Justice-Seeking. Being a Good Samaritan
Saying the memory verse together at suppertime will imprint it on the hearts of your children forever.
Love your neighbor as yourself.
This parable, The Good Samaritan, is one that can make us squirm. As we try to place ourselves in the story, we find that often we are more like the priest or the Pharisee than the Samaritan. How many times have we turned away from someone in need? How many times have we helped someone only enough to make ourselves comfortable with our piety instead of going the extra mile to make sure the person is adequately care for?
Jesus told this parable in response to the question, “And who is my neighbor?” The religious expert who asked this knew that God says that we are to “Love your neighbor as yourself.” But it seems here that the “expert” didn’t like the implications of the law. Maybe he didn’t want to love his neighbor. Maybe he didn’t even like his neighbors. Hoping to find a way to obey that didn’t stretch his comfort zone he puts this question to Jesus, “And who is my neighbor?”
We can be lot like this religious leader. We know a lot about the Bible and what God expects from us. But we are reluctant to make ourselves uncomfortable in our obedience. We wonder whether this means our friends (yea!) or our enemies (boo!); those who are nice to us (yea!) or those who hurt us (boo!); those who are socially held in high regard (yea!) or those who are undesirables (boo!); those who require just a little (yea!) or those who will require sacrifice of time and/or money (boo!). In the Sermon on the Mount Jesus says, “Love your enemies and pray for those who persecute you” (see Matthew 5:43-47). That’s a real challenge. But with God’s help, we can do it.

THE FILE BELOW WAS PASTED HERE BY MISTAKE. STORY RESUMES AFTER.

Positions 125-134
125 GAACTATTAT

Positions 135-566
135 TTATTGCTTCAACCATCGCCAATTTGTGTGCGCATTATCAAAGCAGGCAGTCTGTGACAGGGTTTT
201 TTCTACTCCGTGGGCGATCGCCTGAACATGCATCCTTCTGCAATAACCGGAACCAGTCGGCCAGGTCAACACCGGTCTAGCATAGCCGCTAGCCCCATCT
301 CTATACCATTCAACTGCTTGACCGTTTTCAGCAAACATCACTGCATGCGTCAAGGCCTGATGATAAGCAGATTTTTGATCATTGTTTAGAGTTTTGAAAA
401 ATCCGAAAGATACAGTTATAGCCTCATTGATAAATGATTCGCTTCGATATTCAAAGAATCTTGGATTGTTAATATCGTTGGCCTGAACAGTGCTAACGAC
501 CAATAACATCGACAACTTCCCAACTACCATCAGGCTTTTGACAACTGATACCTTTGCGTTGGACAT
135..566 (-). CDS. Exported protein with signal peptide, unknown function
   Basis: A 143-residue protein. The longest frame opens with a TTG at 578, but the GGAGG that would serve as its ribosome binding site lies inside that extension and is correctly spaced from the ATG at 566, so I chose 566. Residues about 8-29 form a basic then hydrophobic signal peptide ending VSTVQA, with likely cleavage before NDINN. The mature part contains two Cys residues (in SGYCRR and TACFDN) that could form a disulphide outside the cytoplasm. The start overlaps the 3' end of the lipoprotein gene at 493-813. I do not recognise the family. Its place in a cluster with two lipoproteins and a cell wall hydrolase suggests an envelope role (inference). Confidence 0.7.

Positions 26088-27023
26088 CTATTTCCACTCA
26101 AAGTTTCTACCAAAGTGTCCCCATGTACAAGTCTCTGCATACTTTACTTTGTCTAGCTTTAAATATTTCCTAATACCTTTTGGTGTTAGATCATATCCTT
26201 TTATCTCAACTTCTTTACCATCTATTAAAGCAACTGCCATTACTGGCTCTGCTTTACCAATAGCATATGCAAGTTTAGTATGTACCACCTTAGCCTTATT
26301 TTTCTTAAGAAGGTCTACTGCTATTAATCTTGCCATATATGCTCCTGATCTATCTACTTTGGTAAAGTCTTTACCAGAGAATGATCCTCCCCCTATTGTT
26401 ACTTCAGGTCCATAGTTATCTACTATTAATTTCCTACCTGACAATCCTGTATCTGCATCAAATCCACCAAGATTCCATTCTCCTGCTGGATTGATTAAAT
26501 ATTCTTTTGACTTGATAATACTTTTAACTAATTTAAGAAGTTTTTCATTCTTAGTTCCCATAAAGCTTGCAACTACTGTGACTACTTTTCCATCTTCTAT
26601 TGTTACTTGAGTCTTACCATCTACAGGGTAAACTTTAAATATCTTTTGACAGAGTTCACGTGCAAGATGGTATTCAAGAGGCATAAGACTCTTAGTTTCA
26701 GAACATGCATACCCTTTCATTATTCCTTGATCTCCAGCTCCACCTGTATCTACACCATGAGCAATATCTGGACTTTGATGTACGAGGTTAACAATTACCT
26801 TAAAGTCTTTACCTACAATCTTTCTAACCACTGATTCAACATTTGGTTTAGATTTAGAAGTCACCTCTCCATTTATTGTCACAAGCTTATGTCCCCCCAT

JUST THE FACTS
How well did you listen to the story?
Q. What group is Liz invited to join?
A. The Iguanas.
Q. Who did the Iguanas tell Liz that he couldn’t have as his friend?
Q. What was the name of Grandpa’s new contraption?
A. A videometer.
Q. Who helped Liz when he crashed on his bike?
Q. Who passed by on the other side of the road?
A. The Iguanas.
This question is meant to help the children develop a biblical understanding of God, who He is and what He does. The "answer" is not meant for parents to read to their children. Rather its purpose is to assist parents in guiding the conversation to this biblical understanding. We encourage you to use an open Bible in this conversation, building biblical literacy and well as a biblical theology.
Why does God care about our neighbors?
What will make people sit up and take notice? It isn’t when you care for the people who care about you. Most everyone does that. It’s when you return good for evil, when you care for those who have nothing to give you in return, that people will notice and ask why. Then you have an opportunity to tell them about Jesus. And when we show love to others, we are showing people the heart of God who loves your neighbors and wants them to know his love and mercy. (See Matthew 5: 13-16, John 3:16, 1 Peter 2: 19-24, 3: 9, 13-18.)